Thursday, 9 March 2017

A birding first

Winter really won’t let go this year. A lot of wet snow fell last night and any birds like Skylarks or Lapwings that have returned will be having big problems now although I expect the majority are wise enough to have headed south again.

I thought that the snow would make a trip to Fornebu worthwhile. It is nearly six weeks since Bearded Tits were reported there but I reckoned there was still a chance they were there and with heavy wet snow there was a higher chance that they would be feeding at the tops of the reeds. I didn’t have to wait very long until I heard a bird and it was relatively close but very frustratingly I never saw it more likely them. What was very exciting though was that in addition to the usual “ping” call I heard song. I have never heard the song before and it is a very brief affair which sounds a bit like a Magpie but the sound matches written descriptions and was the same as this recording:

Bearded Tits can start egg laying in early April so there is a chance that there will actually be breeding here which would be a first if confirmed although May records from 2005 and 2001 are a strong indication of breeding.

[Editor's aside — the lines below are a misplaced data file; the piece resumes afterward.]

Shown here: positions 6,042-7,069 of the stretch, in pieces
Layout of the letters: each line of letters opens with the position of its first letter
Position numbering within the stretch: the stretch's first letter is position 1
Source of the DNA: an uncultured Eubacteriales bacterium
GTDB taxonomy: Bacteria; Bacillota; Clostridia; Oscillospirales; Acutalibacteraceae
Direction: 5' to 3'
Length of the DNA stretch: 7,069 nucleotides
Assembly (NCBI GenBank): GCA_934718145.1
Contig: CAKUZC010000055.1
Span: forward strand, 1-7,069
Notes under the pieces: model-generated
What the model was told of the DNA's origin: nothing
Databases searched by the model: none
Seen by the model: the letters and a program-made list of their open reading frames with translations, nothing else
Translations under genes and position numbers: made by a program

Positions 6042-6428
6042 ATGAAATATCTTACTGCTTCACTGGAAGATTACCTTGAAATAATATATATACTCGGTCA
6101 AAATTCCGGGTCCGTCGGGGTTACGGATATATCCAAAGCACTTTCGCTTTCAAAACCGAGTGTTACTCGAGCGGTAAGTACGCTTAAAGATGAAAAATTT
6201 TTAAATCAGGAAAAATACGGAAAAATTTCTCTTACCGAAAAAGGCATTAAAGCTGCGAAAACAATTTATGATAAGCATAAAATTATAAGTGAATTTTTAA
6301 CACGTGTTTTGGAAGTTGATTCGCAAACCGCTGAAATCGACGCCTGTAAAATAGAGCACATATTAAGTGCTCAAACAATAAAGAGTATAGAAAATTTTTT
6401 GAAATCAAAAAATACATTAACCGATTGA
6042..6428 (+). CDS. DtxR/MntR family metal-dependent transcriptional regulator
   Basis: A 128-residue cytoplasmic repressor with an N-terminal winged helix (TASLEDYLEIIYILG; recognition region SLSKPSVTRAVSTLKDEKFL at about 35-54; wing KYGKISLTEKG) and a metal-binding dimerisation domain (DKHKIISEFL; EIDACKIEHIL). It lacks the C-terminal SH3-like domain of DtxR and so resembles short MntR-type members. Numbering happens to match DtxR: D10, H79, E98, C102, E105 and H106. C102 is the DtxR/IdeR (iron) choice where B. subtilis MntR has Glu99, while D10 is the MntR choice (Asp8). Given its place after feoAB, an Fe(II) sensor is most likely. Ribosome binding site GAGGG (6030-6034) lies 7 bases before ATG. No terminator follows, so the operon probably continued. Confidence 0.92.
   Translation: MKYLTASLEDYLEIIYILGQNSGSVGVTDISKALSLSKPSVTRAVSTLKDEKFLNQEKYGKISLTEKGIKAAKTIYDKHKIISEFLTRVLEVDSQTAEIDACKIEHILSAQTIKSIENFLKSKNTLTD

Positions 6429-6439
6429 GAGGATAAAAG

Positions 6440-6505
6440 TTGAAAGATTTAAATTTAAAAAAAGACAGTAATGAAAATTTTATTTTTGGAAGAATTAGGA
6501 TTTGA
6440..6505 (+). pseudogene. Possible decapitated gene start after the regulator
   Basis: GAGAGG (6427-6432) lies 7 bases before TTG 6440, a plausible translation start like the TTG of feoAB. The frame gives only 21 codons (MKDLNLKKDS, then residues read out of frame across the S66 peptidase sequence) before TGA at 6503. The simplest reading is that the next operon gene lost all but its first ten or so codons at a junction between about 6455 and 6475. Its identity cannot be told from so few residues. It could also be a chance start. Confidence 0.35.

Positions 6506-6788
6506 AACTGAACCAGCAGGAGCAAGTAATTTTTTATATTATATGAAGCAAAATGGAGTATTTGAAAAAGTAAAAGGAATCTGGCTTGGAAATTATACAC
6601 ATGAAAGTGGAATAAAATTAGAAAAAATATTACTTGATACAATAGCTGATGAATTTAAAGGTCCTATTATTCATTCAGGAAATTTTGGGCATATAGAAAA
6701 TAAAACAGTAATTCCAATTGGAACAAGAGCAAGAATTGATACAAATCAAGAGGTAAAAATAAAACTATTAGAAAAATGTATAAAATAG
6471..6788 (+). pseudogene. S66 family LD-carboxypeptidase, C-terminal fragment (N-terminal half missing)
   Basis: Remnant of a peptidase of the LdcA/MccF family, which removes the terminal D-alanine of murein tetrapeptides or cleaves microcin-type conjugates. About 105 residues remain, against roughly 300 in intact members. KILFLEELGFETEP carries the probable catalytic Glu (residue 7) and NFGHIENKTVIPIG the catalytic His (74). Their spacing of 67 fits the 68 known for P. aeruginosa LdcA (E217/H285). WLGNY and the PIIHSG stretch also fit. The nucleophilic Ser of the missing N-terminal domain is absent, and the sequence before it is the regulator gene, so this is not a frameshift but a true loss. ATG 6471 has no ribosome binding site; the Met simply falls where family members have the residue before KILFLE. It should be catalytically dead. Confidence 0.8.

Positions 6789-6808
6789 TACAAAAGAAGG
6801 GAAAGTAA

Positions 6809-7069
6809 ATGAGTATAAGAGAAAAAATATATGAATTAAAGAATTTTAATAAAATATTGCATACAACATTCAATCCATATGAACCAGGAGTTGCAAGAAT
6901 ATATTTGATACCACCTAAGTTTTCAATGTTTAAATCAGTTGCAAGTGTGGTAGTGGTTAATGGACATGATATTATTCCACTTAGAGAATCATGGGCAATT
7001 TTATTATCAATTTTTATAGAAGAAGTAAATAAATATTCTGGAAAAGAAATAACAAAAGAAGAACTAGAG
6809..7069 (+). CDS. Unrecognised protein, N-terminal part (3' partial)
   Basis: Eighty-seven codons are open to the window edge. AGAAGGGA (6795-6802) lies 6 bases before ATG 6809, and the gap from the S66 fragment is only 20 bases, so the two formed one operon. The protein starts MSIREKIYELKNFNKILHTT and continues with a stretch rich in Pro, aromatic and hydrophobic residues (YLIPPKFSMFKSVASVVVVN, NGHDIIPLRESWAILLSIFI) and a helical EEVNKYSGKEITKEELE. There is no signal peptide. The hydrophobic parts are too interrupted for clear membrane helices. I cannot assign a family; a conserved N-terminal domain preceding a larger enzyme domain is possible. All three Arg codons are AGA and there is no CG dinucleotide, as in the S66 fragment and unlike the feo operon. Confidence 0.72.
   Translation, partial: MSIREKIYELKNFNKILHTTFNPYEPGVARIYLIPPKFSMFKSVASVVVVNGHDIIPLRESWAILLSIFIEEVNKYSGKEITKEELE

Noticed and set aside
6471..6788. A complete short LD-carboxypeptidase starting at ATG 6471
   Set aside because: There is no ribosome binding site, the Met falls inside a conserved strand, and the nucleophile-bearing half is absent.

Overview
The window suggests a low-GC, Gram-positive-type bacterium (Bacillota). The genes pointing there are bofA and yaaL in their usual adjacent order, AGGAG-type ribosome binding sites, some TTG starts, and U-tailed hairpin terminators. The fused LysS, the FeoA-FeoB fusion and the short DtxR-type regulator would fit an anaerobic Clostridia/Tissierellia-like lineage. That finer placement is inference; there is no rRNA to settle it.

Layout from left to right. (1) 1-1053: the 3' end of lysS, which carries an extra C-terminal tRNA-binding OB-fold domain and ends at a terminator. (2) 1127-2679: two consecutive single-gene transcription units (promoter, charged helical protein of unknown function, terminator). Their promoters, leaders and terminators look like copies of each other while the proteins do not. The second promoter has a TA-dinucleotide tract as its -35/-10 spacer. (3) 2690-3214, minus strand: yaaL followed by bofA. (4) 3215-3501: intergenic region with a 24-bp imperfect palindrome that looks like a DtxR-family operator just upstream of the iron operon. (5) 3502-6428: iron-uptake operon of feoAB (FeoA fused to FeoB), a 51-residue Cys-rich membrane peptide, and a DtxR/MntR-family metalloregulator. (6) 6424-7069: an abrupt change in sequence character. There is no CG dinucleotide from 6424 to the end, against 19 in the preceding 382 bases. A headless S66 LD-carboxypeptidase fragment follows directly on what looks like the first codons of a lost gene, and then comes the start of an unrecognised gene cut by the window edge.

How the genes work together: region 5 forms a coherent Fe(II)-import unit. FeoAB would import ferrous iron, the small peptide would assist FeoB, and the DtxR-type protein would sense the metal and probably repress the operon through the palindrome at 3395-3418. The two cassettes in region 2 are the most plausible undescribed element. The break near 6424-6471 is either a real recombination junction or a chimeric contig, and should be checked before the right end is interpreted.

A walk around Nansenpark didn’t reveal a single migrant bird (so no Twite, Skylarks or Snow Buntings).
At Bygdøy the Greylag Geese continue to increase and I counted 99. Finding food was a struggle and each bird had dug its own hole in the snow and was eating brown grass – yummy! 

PS. I forgot to mention that I saw my first Shelduck lgying forlornly over a frozen bay at Fornebu but that now means that all eight of the early spring migrants have fallen.

The goose field at the Kings Farm on Bygdøy

yummy yummy!

some of the birds (I assume males) were a bit cranky 

somewhere in there was a singing Bearded Tit (skjeggmeis) - a birding first for me

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